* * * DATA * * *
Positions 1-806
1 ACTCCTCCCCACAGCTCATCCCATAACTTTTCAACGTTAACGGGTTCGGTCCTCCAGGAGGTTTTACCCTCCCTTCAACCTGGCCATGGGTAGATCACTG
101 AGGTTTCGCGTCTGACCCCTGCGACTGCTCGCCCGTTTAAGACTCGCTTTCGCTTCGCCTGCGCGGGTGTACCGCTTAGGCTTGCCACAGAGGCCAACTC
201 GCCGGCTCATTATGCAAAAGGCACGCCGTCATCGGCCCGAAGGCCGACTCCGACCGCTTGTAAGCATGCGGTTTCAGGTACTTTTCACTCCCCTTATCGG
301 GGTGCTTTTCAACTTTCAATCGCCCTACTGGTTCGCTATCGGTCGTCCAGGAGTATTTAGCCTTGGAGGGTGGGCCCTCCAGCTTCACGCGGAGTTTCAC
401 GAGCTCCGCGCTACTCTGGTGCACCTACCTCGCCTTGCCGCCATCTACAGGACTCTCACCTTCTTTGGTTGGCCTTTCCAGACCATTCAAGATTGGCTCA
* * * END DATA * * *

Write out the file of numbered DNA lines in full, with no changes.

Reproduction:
Positions 1-806
1 ACTCCTCCCCACAGCTCATCCCATAACTTTTCAACGTTAACGGGTTCGGTCCTCCAGGAGGTTTTACCCTCCCTTCAACCTGGCCATGGGTAGATCACTG
101 AGGTTTCGCGTCTGACCCCTGCGACTGCTCGCCCGTTTAAGACTCGCTTTCGCTTCGCCTGCGCGGGTGTACCGCTTAGGCTTGCCACAGAGGCCAACTC
201 GCCGGCTCATTATGCAAAAGGCACGCCGTCATCGGCCCGAAGGCCGACTCCGACCGCTTGTAAGCATGCGGTTTCAGGTACTTTTCACTCCCCTTATCGG
301 GGTGCTTTTCAACTTTCAATCGCCCTACTGGTTCGCTATCGGTCGTCCAGGAGTATTTAGCCTTGGAGGGTGGGCCCTCCAGCTTCACGCGGAGTTTCAC
401 GAGCTCCGCGCTACTCTGGTGCACCTACCTCGCCTTGCCGCCATCTACAGGACTCTCACCTTCTTTGGTTGGCCTTTCCAGACCATTCAAGATTGGCTCA